Fortunately for posterity, Rachmaninov recorded much of his own music, including the four piano concerti and what is perhaps his most beloved work, the Rhapsody on a Theme of Paganini (1934). He became an American citizen a few weeks before his death in Beverly Hills, CA, on March 28, 1943. Read less
Work: Sonata for Piano no 2 in B flat minor, Op. 36
Rachmaninov: Piano Sonata No.2 in B flat minor, Op.36 - Original version (1913) - 1. Allegro agitato
Rachmaninov: Piano Sonata No.2 in B flat minor, Op.36 - Original version (1913) - 2. Non allegro - Lento
Rachmaninov: Piano Sonata No.2 in B flat minor, Op.36 - Original version (1913) - 3. Allegro molto
About This Work
Turning 40 in 1913, Rachmaninov began the year with respite from a grueling schedule of concerts in Moscow, where he was in demand as pianist and conductor. In December 1912, he left for holiday in Switzerland and moved on to Rome with the new year,Read more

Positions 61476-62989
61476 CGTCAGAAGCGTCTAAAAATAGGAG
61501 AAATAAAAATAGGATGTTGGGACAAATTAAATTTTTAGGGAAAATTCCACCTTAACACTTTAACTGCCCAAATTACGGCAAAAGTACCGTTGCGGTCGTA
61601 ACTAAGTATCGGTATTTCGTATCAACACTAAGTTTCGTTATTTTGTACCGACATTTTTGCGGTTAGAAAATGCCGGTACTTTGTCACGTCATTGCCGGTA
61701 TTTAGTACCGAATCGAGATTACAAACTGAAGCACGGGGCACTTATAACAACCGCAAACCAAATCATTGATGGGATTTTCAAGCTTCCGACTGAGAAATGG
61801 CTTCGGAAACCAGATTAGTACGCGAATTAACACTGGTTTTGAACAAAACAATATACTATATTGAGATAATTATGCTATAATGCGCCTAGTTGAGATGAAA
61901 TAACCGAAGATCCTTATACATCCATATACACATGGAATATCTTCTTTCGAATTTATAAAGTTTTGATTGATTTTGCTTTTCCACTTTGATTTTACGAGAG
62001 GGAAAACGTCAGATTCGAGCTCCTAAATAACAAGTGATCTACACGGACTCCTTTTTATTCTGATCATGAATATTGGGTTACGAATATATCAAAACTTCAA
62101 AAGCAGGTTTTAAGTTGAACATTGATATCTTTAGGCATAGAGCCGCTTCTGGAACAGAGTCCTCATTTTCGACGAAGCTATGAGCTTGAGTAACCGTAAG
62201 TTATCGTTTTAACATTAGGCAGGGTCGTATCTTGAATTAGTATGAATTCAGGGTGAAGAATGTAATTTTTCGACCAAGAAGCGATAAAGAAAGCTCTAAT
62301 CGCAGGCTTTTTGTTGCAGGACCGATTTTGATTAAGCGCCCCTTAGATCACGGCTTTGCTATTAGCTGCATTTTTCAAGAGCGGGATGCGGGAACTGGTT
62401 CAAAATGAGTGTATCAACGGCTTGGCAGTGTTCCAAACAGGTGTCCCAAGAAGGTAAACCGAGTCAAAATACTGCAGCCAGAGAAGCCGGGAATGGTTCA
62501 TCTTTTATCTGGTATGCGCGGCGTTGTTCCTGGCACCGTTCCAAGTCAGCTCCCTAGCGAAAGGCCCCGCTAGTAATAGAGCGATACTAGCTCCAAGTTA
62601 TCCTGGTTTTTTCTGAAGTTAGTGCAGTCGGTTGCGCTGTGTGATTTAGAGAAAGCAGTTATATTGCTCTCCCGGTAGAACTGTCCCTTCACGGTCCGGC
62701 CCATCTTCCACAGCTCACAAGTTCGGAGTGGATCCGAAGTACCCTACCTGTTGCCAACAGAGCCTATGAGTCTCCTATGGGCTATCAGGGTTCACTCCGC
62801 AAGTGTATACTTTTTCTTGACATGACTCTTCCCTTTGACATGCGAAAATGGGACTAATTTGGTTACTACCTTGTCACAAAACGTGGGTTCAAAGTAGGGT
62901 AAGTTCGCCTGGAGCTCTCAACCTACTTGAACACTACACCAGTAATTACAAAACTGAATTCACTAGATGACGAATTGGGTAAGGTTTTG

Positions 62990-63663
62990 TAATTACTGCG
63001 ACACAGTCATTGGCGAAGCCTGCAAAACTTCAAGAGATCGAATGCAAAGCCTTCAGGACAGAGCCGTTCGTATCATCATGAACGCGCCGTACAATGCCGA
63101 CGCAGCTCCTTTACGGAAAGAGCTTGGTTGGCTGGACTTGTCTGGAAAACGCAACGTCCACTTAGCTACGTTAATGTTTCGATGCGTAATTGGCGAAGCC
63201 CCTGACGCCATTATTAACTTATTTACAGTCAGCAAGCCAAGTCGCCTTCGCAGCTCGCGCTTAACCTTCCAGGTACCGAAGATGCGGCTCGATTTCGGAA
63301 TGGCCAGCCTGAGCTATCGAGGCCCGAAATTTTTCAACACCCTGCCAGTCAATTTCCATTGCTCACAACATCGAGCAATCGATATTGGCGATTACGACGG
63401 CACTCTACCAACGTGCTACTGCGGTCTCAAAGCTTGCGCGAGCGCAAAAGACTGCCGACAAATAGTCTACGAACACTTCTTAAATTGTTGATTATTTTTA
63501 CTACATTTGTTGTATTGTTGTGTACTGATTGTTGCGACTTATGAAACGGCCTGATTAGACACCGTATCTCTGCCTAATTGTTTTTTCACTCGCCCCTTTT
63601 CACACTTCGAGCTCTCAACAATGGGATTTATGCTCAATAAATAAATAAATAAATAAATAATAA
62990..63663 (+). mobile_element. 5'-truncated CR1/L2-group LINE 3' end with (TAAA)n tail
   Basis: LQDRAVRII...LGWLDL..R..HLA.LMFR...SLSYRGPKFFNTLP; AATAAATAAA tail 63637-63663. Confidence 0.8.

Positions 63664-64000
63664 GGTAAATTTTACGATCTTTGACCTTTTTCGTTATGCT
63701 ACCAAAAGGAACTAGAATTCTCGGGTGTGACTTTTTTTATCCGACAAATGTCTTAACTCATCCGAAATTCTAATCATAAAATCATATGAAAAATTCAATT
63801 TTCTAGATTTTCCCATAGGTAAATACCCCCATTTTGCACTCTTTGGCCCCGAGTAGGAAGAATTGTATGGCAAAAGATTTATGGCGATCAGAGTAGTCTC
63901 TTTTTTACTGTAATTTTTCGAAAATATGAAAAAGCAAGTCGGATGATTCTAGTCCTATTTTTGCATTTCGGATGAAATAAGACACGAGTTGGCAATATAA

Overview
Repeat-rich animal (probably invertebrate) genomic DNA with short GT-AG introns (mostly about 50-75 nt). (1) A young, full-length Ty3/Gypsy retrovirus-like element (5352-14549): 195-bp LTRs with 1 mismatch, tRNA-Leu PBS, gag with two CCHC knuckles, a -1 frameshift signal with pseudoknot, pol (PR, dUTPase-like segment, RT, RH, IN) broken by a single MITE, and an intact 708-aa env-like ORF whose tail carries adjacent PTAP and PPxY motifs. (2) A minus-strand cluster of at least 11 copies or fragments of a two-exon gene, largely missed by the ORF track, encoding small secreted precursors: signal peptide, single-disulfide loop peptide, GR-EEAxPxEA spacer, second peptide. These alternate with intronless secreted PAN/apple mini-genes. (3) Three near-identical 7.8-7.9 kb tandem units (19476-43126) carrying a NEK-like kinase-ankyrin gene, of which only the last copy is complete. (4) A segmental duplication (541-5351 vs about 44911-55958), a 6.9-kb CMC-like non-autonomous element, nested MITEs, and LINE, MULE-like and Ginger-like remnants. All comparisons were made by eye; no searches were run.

where he began in earnest the composition of his great choral work The Bells, setting an adaptation of Poe's poem by symbolist poet Konstantin Balmont. Two of his daughters contracted typhoid there, forcing an abrupt removal to Berlin for a hospital stay, before the family returned to their country estate, Ivanovka, in southern Russia. Composition of the Piano Sonata No. 2 occupied him from January into September of that year, concomitantly with orchestration of The Bells. To place the lush, late Romanticism of these works in perspective, one may recall that such foundation documents of Modernism as Schoenberg's Three Pieces for piano, Op. 11, had appeared in 1909, his Pierrot lunaire and Busoni's Sonatina seconda in 1912, while Stravinsky's Sacre du printemps received its premiere May 29, 1913. The Sonata No. 2 demonstrates in abundance those qualities of Rachmaninov's art that make his music permanently appealing, hence valuable, and great. The Allegro agitato opening seizes one by the hair with an arpeggiated plunge to the bass, two sharply peremptory chords (announcing the crucial interval of a third), and a falling, wailing figure in the left hand beneath tremolando triplets in the right, giving way to great waves of kinetic nervosité. It is the entrance of a great actor. Where the Sonata No. 1 indulged a luxuriant sprawl to play for over half-an-hour, the Second rushes past in about 20 tensely breathless minutes, its taut organization and formal elegance apt to be overlooked in its rhapsodic outpouring. Rachmaninov's 1931 revision -- the version usually heard -- cut 120 bars from the original, pared some of the virtuosic extravagances, and made for more transparent textures. The second movement, following without a break, works melancholy from nostalgic elegy to a fever before a slashing arpeggiated descent brings on the alternately anxious and towering finale -- with its snatches of a parodied march -- shot through with one of Rachmaninov's most compelling lyric inspirations confided first in single notes and valorized in the peroration in massive, surging chords before a final virtuoso wash of triumphant sonority. While its impeccable musical logic may be demonstrated, its impact -- in the hands of great pianist -- is compellingly visceral.